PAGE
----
Rapid necrotic killing of polymorphonuclear leukocytes is caused by quorum-sensing-controlled production of rhamnolipid by Pseudomonas aeruginosa
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Quorum sensing (QS) denotes a density-dependent mode of inter-bacterial communication based on signal transmitter molecules. Active QS is present during chronic infections with the opportunistic pathogen Pseudomonas aeruginosa in immunocompromised patients. The authors have previously demonstrated a QS-regulated tolerance of biofilm bacteria to the antimicrobial properties of polymorphonuclear leukocytes (PMNs). The precise QS-regulated effect on the PMNs is, however, unknown. Incubation of human PMNs with supernatants from dense P. aeruginosa cultures showed that the QS-competent P. aeruginosa induced rapid necrosis of the PMNs. This mechanism was also observed in mouse lungs infected with P. aeruginosa, and in sputum obtained from P.-aeruginosa-infected patients with cystic fibrosis. Evidence is presented that the necrotic effect was caused by rhamnolipids, production of which is QS controlled. The results demonstrate the potential of the QS system to facilitate infections with P. aeruginosa by disabling the PMNs, which are a major first line of defence of the host. Furthermore, the study emphasizes the inhibition of QS as a target for the treatment of infections with P. aeruginosa.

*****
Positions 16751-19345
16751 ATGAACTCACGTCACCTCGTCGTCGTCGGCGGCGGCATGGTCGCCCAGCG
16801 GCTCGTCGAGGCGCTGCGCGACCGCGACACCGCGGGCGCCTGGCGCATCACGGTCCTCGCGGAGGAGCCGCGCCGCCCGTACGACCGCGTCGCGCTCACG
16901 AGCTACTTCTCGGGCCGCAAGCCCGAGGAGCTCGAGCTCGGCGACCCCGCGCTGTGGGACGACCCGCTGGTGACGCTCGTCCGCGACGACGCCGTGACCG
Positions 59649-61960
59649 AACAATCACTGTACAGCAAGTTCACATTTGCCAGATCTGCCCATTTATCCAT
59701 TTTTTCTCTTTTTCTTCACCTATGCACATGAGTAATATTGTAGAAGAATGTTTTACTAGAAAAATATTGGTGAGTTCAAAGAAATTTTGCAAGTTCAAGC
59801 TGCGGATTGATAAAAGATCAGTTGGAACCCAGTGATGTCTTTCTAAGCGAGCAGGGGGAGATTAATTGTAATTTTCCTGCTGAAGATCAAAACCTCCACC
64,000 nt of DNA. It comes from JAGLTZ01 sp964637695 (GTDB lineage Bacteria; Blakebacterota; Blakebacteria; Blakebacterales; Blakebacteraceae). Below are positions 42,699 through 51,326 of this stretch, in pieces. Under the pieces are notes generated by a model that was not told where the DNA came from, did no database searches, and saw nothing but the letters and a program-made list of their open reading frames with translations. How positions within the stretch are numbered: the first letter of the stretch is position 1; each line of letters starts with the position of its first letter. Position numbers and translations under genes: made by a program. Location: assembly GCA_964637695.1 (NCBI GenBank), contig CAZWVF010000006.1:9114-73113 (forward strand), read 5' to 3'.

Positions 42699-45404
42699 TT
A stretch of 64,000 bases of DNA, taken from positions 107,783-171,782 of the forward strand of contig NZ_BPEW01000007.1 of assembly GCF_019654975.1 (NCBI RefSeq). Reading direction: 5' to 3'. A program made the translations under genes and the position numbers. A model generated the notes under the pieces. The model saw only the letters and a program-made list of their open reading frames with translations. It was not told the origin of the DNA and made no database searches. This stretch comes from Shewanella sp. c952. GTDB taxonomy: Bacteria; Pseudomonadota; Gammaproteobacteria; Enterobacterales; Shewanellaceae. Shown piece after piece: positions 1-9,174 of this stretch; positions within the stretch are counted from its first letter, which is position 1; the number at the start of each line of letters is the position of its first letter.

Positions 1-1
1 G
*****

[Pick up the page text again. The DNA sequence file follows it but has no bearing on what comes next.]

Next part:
|Issue number||Pt 5|
|Number of pages||9|
|Publication status||Published - 2007|
Keywords: Animals; Cell Death; Cell Survival; Cells, Cultured; Cystic Fibrosis; Disease Models, Animal; Female; Glycolipids; Humans; Lung; Mice; Mice, Inbred BALB C; Neutrophils; Pseudomonas Infections; Pseudomonas aeruginosa; Quorum Sensing; Sputum; Virulence